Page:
Carrie pondered over this situation as consistently as Hurstwood,once she got the facts adjusted in her mind. It took severaldays for her to fully realise that the approach of thedissolution of her husband's business meant commonplace struggleand privation. Her mind went back to her early venture inChicago, the Hansons and their flat, and her heart revolted.That was terrible! Everything about poverty was terrible. Shewished she knew a way out. Her recent experiences with theVances had wholly unfitted her to view her own state withcomplacence. The glamour of the high life of the city had, inthe few experiences afforded her by the former, seized hercompletely. She had been taught how to dress and where to gowithout having ample means to do either. Now, these things--ever-present realities as they were--filled her eyes and mind.The more circumscribed became her state, the more entrancingseemed this other. And now poverty threatened to seize herentirely and to remove this other world far upward like a heavento which any Lazarus might extend, appealingly, his hands.。， This going back to the flat was coupled with the thought thatCarrie would think he was sitting around too much if he came homeearly. He hoped he wouldn't have to, but the day hung heavily onhis hands. Over there he was on his own ground. He could sit inhis rocking-chair and read. This busy, distracting, suggestivescene was shut out. He could read his papers. Accordingly, hewent home. Carrie was reading, quite alone. It was rather darkin the flat, shut in as it was.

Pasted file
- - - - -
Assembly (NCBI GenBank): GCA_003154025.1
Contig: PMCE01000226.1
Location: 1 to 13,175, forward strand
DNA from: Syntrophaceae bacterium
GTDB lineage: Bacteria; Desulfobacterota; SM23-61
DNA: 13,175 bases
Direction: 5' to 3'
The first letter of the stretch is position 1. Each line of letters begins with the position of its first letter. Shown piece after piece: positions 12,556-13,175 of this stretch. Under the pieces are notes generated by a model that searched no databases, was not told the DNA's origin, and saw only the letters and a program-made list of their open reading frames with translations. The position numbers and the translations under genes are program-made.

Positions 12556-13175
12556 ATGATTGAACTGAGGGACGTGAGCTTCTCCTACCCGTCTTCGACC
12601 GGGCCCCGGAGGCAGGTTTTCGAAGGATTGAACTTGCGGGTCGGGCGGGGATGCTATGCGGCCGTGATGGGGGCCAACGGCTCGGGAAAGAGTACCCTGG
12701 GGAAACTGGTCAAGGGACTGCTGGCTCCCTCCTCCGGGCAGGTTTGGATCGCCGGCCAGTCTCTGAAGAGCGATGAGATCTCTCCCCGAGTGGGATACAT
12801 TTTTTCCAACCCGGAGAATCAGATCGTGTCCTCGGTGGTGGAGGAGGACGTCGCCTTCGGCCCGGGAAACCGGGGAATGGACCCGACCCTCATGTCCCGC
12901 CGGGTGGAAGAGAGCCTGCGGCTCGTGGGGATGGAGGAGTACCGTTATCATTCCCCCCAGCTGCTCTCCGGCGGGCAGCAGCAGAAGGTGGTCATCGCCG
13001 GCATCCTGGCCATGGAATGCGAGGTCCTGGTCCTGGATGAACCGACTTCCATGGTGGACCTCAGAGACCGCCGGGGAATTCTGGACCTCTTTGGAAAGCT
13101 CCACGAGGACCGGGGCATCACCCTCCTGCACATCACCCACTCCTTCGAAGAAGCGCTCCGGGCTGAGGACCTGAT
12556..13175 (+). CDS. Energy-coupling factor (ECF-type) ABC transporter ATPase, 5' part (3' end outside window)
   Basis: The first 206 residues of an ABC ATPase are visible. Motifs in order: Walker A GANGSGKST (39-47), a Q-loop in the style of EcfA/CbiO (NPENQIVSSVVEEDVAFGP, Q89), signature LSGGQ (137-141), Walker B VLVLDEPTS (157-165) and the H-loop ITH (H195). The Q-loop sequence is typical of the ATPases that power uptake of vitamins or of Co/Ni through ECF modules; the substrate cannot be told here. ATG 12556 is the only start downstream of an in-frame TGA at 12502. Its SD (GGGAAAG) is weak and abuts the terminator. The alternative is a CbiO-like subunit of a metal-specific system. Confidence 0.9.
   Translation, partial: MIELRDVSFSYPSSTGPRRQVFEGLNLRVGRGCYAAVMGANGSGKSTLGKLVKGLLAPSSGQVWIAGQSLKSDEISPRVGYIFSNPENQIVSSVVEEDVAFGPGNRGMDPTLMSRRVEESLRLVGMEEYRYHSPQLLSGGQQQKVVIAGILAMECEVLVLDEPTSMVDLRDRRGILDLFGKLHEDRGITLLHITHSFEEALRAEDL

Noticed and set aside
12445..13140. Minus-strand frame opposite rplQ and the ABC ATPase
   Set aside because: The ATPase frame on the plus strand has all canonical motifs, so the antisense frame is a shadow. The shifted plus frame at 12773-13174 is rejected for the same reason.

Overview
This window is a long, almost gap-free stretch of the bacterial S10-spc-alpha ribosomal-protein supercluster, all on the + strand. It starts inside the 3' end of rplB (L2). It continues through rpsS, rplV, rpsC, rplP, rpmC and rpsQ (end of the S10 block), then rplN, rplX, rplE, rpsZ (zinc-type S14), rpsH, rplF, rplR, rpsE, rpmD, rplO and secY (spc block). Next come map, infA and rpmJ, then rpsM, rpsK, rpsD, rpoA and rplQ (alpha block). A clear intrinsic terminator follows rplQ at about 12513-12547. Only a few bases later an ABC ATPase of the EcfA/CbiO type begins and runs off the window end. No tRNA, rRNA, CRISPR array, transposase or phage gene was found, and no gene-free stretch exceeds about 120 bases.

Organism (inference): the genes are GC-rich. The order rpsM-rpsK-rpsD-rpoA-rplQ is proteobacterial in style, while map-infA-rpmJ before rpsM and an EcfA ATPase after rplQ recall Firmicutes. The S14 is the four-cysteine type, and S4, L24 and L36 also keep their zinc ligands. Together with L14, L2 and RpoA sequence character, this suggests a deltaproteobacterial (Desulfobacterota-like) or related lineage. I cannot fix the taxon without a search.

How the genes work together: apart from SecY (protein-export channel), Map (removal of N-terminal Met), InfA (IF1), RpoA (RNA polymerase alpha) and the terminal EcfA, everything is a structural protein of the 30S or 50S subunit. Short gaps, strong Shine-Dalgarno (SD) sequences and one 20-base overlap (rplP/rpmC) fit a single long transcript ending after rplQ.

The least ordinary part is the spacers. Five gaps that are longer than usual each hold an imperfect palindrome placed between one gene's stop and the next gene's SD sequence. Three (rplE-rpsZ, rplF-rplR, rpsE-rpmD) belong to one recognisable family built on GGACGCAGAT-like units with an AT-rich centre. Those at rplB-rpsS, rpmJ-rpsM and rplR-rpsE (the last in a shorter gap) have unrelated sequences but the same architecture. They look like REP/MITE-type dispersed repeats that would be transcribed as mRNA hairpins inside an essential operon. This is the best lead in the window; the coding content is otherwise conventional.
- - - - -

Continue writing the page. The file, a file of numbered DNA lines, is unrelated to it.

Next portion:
。， She encountered a very similar experience in the office of Mr.Jenks, only he varied it by saying at the close: "If you couldplay at some local house, or had a programme with your name onit, I might do something."
He looked so disconsolate that it scared her. She began to seethat she herself had been drifting. She had felt it all thetime.。， Every day he came home early, and at last made no pretence ofgoing anywhere. Winter was no time to look for anything.